Right-wing extremism and Twitter

Something I wrote on Mastodon.

Twitter is a lesson in the structural imbalances that fuel society. We put our passion into a product that was, at best, compromised from the start. The form created, fed, and thrived on base impulses. The wider the circle we drew, the more adversarial it became, the harder we fought to hold our ground. That’s a way of seeing, of being in the world, that is antithetical to wellbeing. Twitter has always been toxic, abusive. Only now are we seeing its truth.



Licorice Pizza (2021)

Paul Thomas Anderson captures the feral exuberance of the early seventies, as the precocious 15-year-old child actor, and natural hustler, Gary Valentine (Cooper Hoffman) pursues the 25-year-old Alana Kane (Alana Haim), “the woman he’s going to marry”.

Inspired by the life of Anderson’s friend Gary Goetzman, the story bubbles up rather than unfolding. It’s joyous in many ways, full with the kind of optimism none of us can feel anymore.


JavaScript sketch: Four by Four #01

Four by Four: Coloured circles rotating clockwise

I’ve been teaching myself javascript. Here’s one of my sketches. I’m reluctant to call it code art or generative art this early in the game. But there’s a definite charm to making the code do what you want. Not as easy as many would have you believe. There’s also something in the sheer number of iterations possible, once the code is written. Here is one of many in an expanding series I call “The Beguiling Beauty of Endless Motion”.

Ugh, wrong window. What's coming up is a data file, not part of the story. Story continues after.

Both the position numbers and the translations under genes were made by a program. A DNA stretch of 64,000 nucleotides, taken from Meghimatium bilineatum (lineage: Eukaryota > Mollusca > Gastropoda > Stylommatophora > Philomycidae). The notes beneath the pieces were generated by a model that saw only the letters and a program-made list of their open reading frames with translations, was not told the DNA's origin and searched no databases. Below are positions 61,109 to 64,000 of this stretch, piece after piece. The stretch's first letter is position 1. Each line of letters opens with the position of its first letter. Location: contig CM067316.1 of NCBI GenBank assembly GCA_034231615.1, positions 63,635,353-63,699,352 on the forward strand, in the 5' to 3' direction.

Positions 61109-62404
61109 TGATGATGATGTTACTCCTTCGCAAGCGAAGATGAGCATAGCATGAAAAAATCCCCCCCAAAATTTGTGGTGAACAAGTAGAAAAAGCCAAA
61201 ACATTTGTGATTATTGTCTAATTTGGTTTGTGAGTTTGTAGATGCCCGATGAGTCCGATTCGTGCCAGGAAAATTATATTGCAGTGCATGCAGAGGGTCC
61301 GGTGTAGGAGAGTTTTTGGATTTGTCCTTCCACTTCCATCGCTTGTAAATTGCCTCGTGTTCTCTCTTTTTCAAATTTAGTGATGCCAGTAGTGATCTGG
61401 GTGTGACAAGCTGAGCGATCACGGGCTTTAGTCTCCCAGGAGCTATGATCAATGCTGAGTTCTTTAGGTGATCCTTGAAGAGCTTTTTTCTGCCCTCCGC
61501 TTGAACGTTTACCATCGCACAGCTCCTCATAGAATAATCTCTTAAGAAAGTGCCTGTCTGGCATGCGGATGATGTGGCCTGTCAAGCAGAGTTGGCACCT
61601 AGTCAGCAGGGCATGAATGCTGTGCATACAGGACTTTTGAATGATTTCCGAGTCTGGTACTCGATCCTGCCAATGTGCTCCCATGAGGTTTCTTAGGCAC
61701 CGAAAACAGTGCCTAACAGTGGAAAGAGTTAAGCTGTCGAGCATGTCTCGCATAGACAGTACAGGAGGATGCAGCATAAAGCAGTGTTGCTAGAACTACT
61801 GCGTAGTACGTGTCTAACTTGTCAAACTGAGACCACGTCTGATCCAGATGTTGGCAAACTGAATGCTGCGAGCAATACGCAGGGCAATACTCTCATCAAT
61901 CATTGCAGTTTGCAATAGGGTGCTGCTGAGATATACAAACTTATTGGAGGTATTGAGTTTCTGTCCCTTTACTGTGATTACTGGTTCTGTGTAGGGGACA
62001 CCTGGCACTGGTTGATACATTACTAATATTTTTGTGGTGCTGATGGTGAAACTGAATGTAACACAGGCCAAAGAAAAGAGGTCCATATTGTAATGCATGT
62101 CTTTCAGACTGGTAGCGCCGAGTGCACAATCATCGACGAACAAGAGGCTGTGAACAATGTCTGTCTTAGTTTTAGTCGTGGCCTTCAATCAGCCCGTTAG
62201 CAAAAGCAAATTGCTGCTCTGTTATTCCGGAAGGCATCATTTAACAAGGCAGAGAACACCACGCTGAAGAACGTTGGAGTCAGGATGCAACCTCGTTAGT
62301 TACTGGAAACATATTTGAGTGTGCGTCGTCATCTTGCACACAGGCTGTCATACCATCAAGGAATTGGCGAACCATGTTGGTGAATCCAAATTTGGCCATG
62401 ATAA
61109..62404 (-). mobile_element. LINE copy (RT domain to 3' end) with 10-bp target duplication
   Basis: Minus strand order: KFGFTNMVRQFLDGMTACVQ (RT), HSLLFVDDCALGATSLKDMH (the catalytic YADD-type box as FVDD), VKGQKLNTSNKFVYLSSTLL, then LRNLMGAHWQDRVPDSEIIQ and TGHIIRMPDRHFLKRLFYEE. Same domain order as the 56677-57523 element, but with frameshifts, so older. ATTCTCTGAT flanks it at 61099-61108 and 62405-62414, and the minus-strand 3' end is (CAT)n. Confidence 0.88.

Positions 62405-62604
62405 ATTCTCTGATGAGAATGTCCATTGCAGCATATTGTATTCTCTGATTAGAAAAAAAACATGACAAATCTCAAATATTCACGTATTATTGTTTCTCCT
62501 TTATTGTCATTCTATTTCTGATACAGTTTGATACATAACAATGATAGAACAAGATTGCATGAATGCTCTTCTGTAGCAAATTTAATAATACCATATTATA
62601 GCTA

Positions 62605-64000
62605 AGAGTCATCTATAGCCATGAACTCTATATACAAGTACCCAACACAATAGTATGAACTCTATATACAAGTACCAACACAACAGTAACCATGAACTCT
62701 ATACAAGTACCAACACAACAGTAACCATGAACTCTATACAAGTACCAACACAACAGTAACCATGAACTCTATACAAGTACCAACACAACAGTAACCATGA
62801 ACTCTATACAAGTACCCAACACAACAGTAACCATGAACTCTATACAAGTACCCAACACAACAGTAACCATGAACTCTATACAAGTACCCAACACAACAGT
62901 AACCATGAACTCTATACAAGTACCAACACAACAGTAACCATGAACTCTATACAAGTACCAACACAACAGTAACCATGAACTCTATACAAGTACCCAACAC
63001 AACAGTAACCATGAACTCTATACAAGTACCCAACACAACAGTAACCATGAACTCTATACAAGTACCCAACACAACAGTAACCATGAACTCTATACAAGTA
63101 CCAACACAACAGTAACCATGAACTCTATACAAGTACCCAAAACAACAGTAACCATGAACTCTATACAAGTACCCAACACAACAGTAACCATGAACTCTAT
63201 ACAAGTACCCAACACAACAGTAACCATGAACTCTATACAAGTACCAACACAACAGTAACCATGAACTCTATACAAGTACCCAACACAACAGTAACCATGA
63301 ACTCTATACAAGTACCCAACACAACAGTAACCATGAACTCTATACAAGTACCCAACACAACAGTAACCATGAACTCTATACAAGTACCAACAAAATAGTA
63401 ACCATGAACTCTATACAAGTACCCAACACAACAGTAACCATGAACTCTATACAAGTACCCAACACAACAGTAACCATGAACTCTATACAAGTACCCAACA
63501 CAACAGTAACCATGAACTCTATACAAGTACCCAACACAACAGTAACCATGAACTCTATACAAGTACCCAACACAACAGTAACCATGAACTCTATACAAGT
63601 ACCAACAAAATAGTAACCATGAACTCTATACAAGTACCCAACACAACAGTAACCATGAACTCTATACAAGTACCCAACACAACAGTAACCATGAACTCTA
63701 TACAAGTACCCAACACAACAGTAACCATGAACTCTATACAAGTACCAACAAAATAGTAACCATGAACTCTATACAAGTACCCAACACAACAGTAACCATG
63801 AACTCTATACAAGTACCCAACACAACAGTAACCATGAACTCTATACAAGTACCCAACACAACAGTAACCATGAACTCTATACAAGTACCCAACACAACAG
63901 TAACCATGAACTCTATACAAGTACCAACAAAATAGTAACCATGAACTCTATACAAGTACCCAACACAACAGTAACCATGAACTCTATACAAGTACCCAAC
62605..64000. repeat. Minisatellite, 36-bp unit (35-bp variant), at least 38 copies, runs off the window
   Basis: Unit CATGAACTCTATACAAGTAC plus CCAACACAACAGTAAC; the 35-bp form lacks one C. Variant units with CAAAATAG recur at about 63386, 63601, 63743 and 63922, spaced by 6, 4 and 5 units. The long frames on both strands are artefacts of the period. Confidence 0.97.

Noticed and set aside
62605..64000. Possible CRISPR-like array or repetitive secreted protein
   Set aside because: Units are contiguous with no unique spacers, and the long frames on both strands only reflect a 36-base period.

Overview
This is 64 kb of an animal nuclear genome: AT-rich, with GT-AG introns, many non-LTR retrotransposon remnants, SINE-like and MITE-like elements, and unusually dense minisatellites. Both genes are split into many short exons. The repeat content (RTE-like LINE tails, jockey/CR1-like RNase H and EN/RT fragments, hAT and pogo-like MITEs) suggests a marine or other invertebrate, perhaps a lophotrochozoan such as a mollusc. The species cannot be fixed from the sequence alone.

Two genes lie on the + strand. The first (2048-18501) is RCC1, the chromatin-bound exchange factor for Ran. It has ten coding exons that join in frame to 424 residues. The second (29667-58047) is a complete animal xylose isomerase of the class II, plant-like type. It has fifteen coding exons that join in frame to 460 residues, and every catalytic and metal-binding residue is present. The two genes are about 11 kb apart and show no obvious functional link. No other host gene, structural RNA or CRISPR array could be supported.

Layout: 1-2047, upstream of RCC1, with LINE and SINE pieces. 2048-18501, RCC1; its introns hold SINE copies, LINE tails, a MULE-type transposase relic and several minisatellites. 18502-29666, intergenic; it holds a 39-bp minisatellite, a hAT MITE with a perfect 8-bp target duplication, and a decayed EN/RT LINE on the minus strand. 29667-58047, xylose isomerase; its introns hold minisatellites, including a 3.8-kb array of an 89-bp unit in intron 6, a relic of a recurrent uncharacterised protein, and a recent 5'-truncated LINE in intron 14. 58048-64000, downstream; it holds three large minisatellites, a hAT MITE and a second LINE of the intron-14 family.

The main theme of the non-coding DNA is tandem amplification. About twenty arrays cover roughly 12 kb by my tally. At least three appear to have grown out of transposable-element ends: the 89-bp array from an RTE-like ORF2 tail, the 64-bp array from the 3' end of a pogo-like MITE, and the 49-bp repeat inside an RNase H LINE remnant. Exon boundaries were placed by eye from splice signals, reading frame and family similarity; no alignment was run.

Les affamés aka Ravenous (2017)

As infection sweeps Canada, and probably the rest of the world, the population of a verdant northern Quebec are turning into violent screeching cannibals.

A handful of survivors escape into the woods looking for a place to hide, for refuge. What more do you need to know?

A deliberately understated film, the way Drive (2011) is understated. So when something happens, when thing escalate, get grizzly, violent, it really packs a punch.

I liked it.

Luckiest Girl Alive (2022)

An outwardly successful woman battles inner demons, as the traumas of her youth haunts her adult life.

Told in a mix of flashbacks and painfully self-aware voice-over, past and present chafe, as writer Jessica Knoll (Mila Kunis) unpicks an intricate web of behaviours caused by her traumas.

Smart enough to feign being one thing, while being something completely different.


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